CREDIT: <a href="">Jay Tamboli</a> (<a href="">CC</a>).
CREDIT: Jay Tamboli (CC).

Policy Innovations Digital Magazine (2006-2016): Innovations: Good Ideas Are From Anywhere

Jul 30, 2009

The recent confirmation hearings of Supreme Court nominee Sonia Sotomayor covered everything from her opinions on contested cases to her wider judicial philosophy. While the process focused on American constitutional law, it also touched upon a central issue of the international legal and moral order.

In April 2009, Judge Sotomayor spoke before the American Civil Liberties Union of Puerto Rico. In her presentation she addressed the role of international law in American judicial decision making, arguing that international law provides a source of ideas for understanding not only cases dealing with international affairs but American law as well.

During her hearing before the U.S. Senate Judiciary Committee, Sotomayor faced questions concerning her stance on the role of international law. Committee member John Cornyn (R-Texas) telegraphed his concerns on this issue in a post on his website prior to the hearings: In my view, the Constitution does not give federal judges the "freedom of ideas" to devise new ways to limit the democratic process. Judges must follow the law and the Constitution. They are not "free" to enact "good ideas" into law when their "creative juices" flow. That is a job for the people acting through their elected branches, not a job for judges tasked with following the law. In light of Judge Sotomayor's address at the ACLU of Puerto Rico, I hope Judge Sotomayor can explain how she reconciles her views of foreign and international law with the properly limited role of the judiciary in a democratic society. Sotomayor responded that she found foreign law useful as a point of "comparison" with American law, a comparison that can help in decision making.

Sotomayor is not the first American judge to view international law in this manner, nor is she the first to find her ideas the subject of political debate. In a conversation between Justices Steven Breyer and Antonin Scalia at the American University School of Law, Breyer argued along lines similar to Sotomayor. Even more controversially, Justice Breyer has cited foreign law in opinions before the Supreme Court, a strategy that contradicts Justice Scalia's "originalist" interpretation of the Constitution. Justice Ruth Bader Ginsberg has also highlighted the relevance of international and foreign law for understanding cases before the bench, while Chief Justice John Roberts and Justice Samuel Alito have argued that foreign law should be kept separate from arguments and opinions in U.S. law.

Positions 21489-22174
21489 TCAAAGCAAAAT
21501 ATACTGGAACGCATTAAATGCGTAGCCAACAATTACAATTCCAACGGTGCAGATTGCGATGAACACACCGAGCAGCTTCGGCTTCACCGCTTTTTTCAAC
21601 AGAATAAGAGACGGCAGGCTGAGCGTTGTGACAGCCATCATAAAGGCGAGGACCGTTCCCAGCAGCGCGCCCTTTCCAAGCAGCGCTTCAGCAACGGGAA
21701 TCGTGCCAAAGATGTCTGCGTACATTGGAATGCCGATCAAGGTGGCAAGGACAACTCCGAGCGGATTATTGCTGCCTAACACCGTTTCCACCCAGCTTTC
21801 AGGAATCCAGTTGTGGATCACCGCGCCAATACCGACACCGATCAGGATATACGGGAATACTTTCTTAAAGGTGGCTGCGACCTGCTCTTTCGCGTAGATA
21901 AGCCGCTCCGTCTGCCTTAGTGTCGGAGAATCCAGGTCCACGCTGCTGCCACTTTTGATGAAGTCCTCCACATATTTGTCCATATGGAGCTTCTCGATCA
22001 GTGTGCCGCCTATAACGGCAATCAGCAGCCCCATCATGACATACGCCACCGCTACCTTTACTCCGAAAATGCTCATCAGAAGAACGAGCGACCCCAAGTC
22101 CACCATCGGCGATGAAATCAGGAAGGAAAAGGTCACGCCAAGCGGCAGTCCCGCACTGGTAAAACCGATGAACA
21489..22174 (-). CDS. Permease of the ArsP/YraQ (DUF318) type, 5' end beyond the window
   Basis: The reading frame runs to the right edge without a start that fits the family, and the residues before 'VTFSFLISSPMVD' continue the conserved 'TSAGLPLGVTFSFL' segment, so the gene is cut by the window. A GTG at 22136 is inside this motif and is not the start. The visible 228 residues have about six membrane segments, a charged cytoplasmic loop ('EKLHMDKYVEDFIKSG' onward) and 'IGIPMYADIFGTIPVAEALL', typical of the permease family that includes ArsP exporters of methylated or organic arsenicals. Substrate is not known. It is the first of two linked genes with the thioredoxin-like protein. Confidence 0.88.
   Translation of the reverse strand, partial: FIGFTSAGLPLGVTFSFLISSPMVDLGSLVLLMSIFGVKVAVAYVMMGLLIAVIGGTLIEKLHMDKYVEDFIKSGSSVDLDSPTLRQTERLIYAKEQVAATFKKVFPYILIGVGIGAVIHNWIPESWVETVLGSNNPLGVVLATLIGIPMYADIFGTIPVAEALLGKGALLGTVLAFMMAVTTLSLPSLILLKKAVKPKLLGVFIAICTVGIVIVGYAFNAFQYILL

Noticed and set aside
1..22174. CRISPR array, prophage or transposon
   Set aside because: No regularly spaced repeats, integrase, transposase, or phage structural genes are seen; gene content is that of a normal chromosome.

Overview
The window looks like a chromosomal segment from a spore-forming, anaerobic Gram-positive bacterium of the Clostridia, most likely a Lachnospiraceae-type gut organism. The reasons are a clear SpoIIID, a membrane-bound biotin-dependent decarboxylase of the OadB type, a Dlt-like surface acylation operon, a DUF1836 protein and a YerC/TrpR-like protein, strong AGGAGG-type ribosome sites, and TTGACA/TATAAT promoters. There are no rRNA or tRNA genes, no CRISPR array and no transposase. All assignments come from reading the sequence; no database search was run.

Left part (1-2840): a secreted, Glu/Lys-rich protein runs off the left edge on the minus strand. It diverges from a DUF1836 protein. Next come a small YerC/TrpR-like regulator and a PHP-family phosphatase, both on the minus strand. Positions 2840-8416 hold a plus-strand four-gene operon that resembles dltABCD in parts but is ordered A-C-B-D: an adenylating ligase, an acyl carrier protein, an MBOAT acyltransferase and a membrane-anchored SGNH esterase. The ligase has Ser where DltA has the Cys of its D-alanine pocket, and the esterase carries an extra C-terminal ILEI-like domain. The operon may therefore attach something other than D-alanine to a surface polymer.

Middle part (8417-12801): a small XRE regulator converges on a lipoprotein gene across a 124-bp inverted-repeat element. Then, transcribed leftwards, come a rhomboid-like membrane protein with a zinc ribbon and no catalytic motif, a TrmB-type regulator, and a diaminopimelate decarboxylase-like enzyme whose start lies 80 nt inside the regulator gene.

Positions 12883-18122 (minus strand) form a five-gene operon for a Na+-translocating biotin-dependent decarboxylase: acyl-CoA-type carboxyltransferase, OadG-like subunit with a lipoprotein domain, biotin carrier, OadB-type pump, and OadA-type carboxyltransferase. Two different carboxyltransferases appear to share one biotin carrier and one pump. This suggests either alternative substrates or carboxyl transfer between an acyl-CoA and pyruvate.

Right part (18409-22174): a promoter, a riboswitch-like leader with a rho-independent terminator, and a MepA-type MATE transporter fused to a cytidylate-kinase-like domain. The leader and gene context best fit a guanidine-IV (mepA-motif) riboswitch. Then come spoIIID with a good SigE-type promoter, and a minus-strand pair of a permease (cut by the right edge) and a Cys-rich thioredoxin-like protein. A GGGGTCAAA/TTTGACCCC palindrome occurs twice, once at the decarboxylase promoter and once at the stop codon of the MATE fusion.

What are we to make of this view that international law provides good ideas or useful comparisons for interpretations of American law? To consider international law as a set of ideas rather than a set of binding injunctions that all nations are obligated to follow stands in contradiction to the standard view of international law. The idea that international law is merely a "set of ideas" would undoubtedly be anathema to members of the American International Law Association.

But it is important to clarify what the debate is really about. Judge Sotomayor and Justice Breyer both fully appreciate the binding nature of international law, but only when it has been turned into U.S. domestic law through an act of the U.S. Congress. This means that neither rejects the importance of international law, a fact that any U.S. Senator who understands the role of treaties would also understand.

What Senator Cornyn is actually objecting to is the use of "foreign opinion" or, more accurately, foreign constitutional law in aiding U.S. judicial decision making. For Sotomayor and Breyer, the ideas to which they are referring are usually foreign constitutional norms, that is, laws and ideas drawn from different national contexts. For example, Justice Breyer has drawn upon the opinion of other national contexts to support his views on the death penalty.